Although vestibular migraine falls under the general category of “migraine,” it doesn’t always cause the headache that’s typically associated with migraine. That said, some people with vestibular migraine may experience a severe throbbing headache.
Vestibular migraine is more often characterized by symptoms in your vestibular system along with other migraine symptoms such as sensitivity to light and sound.
Symptoms of vestibular migraine vary from person to person but may include:
- nausea and vomiting
- loss of balance
- sensitivity to light, sound, or smell
- vertigo triggered by motion
According to the current
Research is still ongoing on the effectiveness of treatment options for vestibular migraine. However, according to a
- Dietary modifications and behavioral changes. One of the first steps in managing vestibular migraine is to reduce exposure to triggers. Keeping a symptom journal can help you identify your triggers more easily so that you can avoid them. If your symptoms are primarily triggered by diet, you’ll want to eliminate any trigger foods from your diet. If your triggers include lifestyle factors, such as poor sleep, try to take steps to improve these areas of your life.
- Medications to control symptoms during episodes. It’s not always possible to prevent vestibular migraine. Medication can help during an episode. Medication options may include triptans, over-the-counter pain medications, steroids, and antiemetic drugs. Most of these medications function by reducing the common symptoms of these types of migraine episodes, such as dizziness, motion sickness, and nausea.
- Prophylactic medications to prevent future episodes. Prophylactic (preventive) medications are considered one of the most effective treatment options for vestibular migraine. These may include beta-blockers, valproic acid, topiramate, tricyclic antidepressants, and lamotrigine. Venlafaxine and flunarizine have also been shown to be effective for vestibular migraine prophylaxis.
- Complementary treatments. Vestibular therapy performed by a physical therapist has been shown to be effective for vestibular migraine, according to a
2018 research review. Acupuncture and neural stimulation may also be helpful, according to a 2020 reviewand a 2019 study, respectively.
As always, treatment for a condition like vestibular migraine may differ for each person. Reach out to a healthcare professional to discuss the best treatment options for you.
If you’ve been experiencing symptoms of vestibular migraine, schedule an appointment with a doctor as soon as possible for a diagnosis. A primary physician is a good first point of contact.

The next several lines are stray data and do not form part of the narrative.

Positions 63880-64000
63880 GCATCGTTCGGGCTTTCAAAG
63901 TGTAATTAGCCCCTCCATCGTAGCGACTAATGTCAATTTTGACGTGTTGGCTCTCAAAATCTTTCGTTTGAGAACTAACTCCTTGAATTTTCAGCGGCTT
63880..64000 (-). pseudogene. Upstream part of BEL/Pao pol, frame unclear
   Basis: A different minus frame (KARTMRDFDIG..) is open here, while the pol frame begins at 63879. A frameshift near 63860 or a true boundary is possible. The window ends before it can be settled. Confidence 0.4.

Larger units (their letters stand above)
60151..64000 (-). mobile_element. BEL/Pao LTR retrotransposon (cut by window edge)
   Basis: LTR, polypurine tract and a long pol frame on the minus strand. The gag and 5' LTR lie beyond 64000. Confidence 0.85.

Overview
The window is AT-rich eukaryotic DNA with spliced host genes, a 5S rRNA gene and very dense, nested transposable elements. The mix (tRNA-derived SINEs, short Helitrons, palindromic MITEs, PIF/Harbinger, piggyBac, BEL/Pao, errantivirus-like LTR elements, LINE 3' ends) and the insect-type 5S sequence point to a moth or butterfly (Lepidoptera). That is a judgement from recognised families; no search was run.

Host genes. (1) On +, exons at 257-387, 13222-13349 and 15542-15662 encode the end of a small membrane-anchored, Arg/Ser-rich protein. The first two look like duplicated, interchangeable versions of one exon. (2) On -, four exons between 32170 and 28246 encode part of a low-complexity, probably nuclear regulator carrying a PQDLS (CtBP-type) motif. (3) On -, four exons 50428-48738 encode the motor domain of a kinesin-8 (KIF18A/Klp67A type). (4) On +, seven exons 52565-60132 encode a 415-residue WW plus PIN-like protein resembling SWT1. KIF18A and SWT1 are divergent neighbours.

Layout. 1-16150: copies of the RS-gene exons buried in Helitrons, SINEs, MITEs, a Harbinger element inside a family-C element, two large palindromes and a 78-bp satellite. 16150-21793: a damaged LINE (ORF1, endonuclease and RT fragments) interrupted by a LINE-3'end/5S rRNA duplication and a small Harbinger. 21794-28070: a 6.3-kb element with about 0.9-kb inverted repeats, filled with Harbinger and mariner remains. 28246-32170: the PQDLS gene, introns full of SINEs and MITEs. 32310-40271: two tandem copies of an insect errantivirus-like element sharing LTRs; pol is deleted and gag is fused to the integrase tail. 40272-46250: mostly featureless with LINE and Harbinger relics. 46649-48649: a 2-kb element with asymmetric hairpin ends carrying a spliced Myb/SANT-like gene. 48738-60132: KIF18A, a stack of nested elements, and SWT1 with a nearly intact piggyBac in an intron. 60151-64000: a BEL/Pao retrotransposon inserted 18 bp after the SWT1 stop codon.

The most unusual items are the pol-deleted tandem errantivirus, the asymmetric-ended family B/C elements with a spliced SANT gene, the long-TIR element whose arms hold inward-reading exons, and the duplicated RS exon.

They may refer you to a neurologist for more in-depth examination and treatment. Neurologists specialize in conditions that cause complications with your senses, such as touch, vision, smell, or balance.
Since vestibular migraine can significantly impact your quality of life, early diagnosis and treatment is important.
If a doctor or neurologist has diagnosed your condition as vestibular migraine, they can prescribe medications to help ease your symptoms during episodes.
You’ll likely be asked to keep a log of any migraine triggers you notice so that you can avoid them. In many cases, a doctor can also prescribe preventive medications to prevent future migraine episodes.
While a vestibular migraine is not generally considered dangerous, you should seek medical attention right away if you experience any of the following:
- a headache that doesn’t improve or quickly gets worse
- neck stiffness
- high fever
- muscle weakness
- speech or vision changes
- numbness or tingling
- confusion or decreased awareness
Vestibular migraine is a type of migraine. It’s characterized by vestibular symptoms, such as dizziness and vertigo, in addition to classic migraine symptoms.
A vestibular migraine can be caused by any number of triggers — from certain foods to hormonal changes. Treatment for vestibular migraine generally involves:
- dietary changes
- lifestyle modifications
- medications for symptoms and prevention
If you’ve been experiencing symptoms of vestibular migraine, try keeping a journal of personal triggers. This way, you can take it to a healthcare professional to help them diagnose and treat the condition.